Readers have also reported problems with other generic formulations. The generic form of the heart and blood pressure pill, Toprol XL, has produced dozens of complaints: “I've taken Toprol XL for 11 years. When my insurance company dropped the name brand for generic metoprolol, the pharmacy re-filled without advising me. I noticed the change once my blood pressure went through the roof along with pounding heart rate, flushing and very swollen ankles. I was weak and dizzy. I demanded the pharmacy give me the correct prescription; after two months I was back to normal.”

You can read more stories at www.peoplespharmacy.com. Anyone who has a problem with a generic drug can report it to us or directly to the FDA at www.fda.gov/medwatch.

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  1. Carol
    Reply

    Several years ago I started on the name brand Wellbutrin. When switched to the generic I did not notice much difference and have been taking a yellow Bupropion tablet (not sure of manufacturer). The last time my prescription was filled it was a white colored Buprprion and I noticed the difference right away and it was not good.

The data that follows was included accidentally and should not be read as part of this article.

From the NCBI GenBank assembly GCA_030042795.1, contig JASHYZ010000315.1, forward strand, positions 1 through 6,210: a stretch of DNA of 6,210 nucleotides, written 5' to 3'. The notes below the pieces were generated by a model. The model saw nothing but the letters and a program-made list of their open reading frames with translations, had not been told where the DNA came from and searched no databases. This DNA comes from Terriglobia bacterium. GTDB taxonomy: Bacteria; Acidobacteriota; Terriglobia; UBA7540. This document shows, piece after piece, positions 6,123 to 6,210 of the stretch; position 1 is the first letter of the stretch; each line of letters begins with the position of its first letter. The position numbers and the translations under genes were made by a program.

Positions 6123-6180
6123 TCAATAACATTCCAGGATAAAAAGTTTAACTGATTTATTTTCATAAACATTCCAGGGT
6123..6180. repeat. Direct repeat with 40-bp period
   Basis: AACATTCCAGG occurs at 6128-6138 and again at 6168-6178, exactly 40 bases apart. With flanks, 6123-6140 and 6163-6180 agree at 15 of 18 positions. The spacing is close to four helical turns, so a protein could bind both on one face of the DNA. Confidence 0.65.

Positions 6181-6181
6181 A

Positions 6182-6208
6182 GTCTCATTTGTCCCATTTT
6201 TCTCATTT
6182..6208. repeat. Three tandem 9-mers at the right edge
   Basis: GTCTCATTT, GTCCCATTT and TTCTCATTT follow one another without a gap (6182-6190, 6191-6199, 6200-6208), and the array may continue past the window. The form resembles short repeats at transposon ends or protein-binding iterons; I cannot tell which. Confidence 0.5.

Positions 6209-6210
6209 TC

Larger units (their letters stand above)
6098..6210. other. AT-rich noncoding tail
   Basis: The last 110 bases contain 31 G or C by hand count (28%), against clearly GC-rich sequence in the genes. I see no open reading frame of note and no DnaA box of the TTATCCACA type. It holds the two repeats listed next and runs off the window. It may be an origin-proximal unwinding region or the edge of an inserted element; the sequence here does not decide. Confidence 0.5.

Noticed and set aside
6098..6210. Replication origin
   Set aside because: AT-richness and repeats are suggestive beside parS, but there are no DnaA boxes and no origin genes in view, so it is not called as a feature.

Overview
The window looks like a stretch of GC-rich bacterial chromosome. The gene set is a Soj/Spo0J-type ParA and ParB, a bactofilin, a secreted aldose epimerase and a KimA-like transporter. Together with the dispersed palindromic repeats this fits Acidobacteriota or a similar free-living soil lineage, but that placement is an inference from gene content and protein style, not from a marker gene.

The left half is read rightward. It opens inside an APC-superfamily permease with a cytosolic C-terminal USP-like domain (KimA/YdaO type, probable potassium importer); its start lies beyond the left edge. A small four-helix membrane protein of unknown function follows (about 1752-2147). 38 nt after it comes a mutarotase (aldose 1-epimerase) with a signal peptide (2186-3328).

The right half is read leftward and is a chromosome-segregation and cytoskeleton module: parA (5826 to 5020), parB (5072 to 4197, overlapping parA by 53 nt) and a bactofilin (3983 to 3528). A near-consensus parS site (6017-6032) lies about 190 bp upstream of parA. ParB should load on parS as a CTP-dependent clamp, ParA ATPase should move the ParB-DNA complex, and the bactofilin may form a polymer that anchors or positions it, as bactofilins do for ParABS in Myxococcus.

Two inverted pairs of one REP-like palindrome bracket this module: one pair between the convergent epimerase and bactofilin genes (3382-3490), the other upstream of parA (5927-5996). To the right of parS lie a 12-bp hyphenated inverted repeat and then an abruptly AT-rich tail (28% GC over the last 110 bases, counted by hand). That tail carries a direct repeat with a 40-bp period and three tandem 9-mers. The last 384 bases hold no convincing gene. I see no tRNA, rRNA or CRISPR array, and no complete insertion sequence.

So this last time I went to the pharmacy and complained about my experience. Since they no longer carried the yellow generic, the pharmacist found another generic that was a purple/brownish colored tablet. It is the best of the generics that I have taken.
    If your pharmacist is willing to work with you, I suggest sampling a couple generics before going back to the name brand as there seems to be a difference even in generics and it is worth not having to pay those high prices for the name brand. I will be cognizant of any changes in mood from here on out just in case this more recent bupropion proves ineffective.

  2. karen
    Reply

    I have been taking Topamax for years for pain management due to nerve damage. My company changed to United Health Care, they (United) are insisting that I use the generic form of the drug. I tried it in Feb., I could not tolerate the drug because I had a migraine every single day. I took it for 3 weeks, finally my doctor and I said Enough of this, so she put me back on Topamax. At the end of April United pulled the plug w/o telling me or my doctor why.
    My doctor’s office thought it would be up for review at the end of July. This company has 3 levels of drugs, any drug in the 3rd level has to be justified ever so many months. 2 of mine are in the 3rd level. I have yet been able to get back on Topamax, my doctor said Friday she does not want